adopted by the commentators. Tu Mu, however, seems to take it in the sense of “possessions,” or, as we might say, “assets,” which he considers to be 兵衆國富人和令行 “a large army, a rich exchequer, harmony amongst the soldiers, punctual fulfilment of commands.” These give us a whip-hand over the enemy.
and keep them constantly engaged;
役, literally, “make servants of them.” Tu Yu says 令不得安佚 “prevent them from having any rest.”
hold out specious allurements, and make them rush to any given point.
Mêng Shih’s note contains an excellent example of the idiomatic use of 變: 令忘變而速至 “cause them to forget pien (the reasons for acting otherwise than on their first impulse), and hasten in our direction.”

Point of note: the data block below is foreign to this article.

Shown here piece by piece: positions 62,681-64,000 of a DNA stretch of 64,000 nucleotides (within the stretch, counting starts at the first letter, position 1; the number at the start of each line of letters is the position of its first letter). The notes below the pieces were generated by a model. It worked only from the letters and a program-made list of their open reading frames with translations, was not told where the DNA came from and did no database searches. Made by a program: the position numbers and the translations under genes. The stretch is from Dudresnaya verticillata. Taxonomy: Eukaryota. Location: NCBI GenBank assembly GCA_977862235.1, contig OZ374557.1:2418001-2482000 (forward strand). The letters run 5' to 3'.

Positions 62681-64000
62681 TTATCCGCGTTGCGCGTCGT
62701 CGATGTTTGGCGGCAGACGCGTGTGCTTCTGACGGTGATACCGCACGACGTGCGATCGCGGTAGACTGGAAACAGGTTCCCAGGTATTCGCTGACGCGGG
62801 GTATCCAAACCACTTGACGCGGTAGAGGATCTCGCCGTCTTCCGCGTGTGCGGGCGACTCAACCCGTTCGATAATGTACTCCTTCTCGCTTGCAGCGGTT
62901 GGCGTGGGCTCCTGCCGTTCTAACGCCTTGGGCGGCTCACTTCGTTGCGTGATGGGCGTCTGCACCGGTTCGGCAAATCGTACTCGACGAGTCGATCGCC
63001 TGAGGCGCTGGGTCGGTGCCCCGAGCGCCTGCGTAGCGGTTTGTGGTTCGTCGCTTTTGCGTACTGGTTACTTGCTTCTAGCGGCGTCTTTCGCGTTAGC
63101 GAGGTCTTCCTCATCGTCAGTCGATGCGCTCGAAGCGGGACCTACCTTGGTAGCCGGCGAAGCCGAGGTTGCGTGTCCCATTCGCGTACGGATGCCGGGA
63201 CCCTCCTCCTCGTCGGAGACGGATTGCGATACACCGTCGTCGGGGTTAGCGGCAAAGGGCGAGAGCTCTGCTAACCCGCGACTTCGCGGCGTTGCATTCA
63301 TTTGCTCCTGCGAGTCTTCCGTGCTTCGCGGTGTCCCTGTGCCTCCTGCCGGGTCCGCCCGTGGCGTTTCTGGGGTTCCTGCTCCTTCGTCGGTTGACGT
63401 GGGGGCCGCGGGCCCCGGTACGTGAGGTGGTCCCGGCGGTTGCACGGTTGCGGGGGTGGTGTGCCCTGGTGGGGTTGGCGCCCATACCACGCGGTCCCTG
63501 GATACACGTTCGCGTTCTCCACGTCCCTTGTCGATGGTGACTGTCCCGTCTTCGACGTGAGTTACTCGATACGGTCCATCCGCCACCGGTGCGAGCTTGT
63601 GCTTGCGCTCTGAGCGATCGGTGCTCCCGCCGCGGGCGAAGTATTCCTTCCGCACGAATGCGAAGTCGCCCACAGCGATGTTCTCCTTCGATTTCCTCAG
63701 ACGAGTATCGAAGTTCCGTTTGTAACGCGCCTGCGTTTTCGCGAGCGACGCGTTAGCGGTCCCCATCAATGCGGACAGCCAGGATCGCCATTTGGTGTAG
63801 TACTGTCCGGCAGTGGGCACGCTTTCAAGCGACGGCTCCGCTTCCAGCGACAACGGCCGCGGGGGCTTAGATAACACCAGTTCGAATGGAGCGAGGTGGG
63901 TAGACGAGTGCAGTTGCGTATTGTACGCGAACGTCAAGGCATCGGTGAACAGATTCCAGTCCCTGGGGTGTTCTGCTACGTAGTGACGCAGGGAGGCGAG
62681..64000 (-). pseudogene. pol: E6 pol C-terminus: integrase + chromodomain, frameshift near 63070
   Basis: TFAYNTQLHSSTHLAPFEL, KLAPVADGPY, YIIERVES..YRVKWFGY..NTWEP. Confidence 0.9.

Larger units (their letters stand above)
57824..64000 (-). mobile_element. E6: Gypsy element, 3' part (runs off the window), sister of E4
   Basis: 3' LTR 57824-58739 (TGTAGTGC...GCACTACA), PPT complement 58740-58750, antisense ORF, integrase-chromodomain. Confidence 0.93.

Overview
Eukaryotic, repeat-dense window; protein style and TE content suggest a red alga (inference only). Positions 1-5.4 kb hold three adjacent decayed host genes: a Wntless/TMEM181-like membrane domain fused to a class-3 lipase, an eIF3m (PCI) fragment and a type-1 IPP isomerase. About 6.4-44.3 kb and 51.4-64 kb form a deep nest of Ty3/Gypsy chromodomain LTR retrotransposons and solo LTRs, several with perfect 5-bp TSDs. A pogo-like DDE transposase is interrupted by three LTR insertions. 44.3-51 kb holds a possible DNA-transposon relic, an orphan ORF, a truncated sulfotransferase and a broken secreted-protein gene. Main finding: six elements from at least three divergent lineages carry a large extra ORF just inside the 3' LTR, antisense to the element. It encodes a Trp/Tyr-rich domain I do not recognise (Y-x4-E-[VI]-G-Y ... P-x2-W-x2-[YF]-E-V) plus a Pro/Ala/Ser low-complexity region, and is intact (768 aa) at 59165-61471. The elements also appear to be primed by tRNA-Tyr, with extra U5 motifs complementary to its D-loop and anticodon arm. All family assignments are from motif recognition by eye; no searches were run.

11. The art of war teaches us to rely not on the likelihood of the enemy's not coming, but on our own readiness to receive him;
The T‘ung Tien and Yü Lan read 有能以待之也, but the conciser form is more likely to be right.
not on the chance of his not attacking, but rather on the fact that we have made our position unassailable.
The T‘ung Tien and Yü Lan insert 吾也 after the first 攻, and omit 有所.
12. There are five dangerous faults which may affect a general: (1) Recklessness, which leads to destruction;
勇而無慮 “Bravery without forethought," as Ts‘ao Kung analyses it, which causes a man to fight blindly and desperately like a mad bull. Such an opponent, says Chang Yü, “must not be encountered with brute force, but may be lured into an ambush and slain.” Cf. Wu Tzŭ, chap. IV ad init.: 凡人論將常觀於勇勇之於將乃數分